ArrayObject, exceptions and iterators.
The distinction between these three extensions is somewhat murky from an end-user perspective, and largely historical. Symbols have moved between these extensions, e.g. the
Iterator interface originated in spl, but now lives in Core.
Because these extensions combine a lot of unrelated or only tangentially related functionality, symbols should not be namespaced under the
Spl namespaces. Instead, these extensions should be considered as a collection of different components, and should be namespaced according to these.
str_contains() could become
fopen() could become
password_hash() could become
Password\hash(). (These are non-normative examples, the RFC does not propose using these specific namespaces.)
Existing non-namespaces symbols and consistency
When adding new symbols to existing extensions, it is more important to be consistent with existing symbols than to follow the namespacing guidelines.
For example, the
array_is_list() function added in PHP 8.1 should indeed be called
array_is_list() and should not be introduced as
Array\is_list() or similar. Unless and until existing
array_*() functions are aliased under an
Array\* namespace, new additions should continue to be of the form
array_*() to maintain horizontal consistency.
This is a somewhat loose guideline, and applies more strongly to functions than classes. In particular, when new object-oriented elements are introduced into an extension that has historically been procedural, these may be namespaced. For example, if
OpenSSLCertificate had only been introduced in PHP 8.1, it should have been named
For the Core/standard/spl extensions, the previous considerations on component subdivision apply. The fact that string and array functions are not namespaced does not preclude new namespaced components in these extensions.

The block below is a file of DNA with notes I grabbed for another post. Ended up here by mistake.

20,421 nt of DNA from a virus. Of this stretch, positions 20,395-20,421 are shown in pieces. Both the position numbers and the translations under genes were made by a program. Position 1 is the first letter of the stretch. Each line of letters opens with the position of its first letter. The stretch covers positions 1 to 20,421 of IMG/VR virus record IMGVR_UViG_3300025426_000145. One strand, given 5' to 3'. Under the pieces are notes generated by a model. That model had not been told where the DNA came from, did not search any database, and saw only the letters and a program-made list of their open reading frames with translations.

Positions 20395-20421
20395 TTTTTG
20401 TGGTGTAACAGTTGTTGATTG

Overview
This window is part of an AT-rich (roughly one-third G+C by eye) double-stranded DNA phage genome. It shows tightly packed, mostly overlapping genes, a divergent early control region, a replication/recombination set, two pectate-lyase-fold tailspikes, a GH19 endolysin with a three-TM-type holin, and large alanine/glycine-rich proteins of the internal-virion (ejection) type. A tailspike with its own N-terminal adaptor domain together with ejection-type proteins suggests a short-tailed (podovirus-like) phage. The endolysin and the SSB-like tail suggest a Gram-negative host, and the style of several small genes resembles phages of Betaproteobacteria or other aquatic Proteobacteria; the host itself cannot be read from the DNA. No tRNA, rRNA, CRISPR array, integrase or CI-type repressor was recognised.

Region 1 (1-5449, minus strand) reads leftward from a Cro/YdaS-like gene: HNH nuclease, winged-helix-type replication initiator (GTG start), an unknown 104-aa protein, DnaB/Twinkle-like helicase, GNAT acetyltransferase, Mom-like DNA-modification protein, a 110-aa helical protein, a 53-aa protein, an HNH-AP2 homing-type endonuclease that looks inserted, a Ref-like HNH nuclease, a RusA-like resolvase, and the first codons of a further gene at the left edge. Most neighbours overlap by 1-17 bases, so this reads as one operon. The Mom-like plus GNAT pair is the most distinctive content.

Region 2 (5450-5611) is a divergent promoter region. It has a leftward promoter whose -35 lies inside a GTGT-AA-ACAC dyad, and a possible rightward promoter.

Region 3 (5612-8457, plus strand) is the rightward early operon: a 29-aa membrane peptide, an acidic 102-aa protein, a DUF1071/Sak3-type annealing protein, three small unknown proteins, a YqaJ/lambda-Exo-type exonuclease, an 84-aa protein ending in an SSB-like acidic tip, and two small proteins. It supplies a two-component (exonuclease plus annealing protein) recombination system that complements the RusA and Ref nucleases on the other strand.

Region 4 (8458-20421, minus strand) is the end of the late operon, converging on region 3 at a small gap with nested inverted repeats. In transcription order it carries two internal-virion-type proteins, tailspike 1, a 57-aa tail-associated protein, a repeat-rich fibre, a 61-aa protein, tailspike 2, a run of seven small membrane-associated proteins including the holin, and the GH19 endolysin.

The disadvantage of not using a vendor namespace is that namespace collisions are more likely. A mitigating factor is the pervasive use of vendor namespaces in the userland ecosystem (in which case the collision would have to be between a vendor namespace and a component namespace, which is less likely).
As a matter of courtesy, top-level namespaces used by extensions should avoid collisions with existing, commonly used open-source libraries or extensions (or happen with the agreement of the parties involved). This RFC does not try to provide a hard guideline on what constitutes a sufficiently important library. The application of common sense is recommended.
Backward Incompatible Changes
This RFC only officially allows use of namespaces, and provides basic guidelines for their use. However, it does not propose to migrate already existing non-namespaced symbols to use namespaces. Such a migration should be the subject of a separate RFC.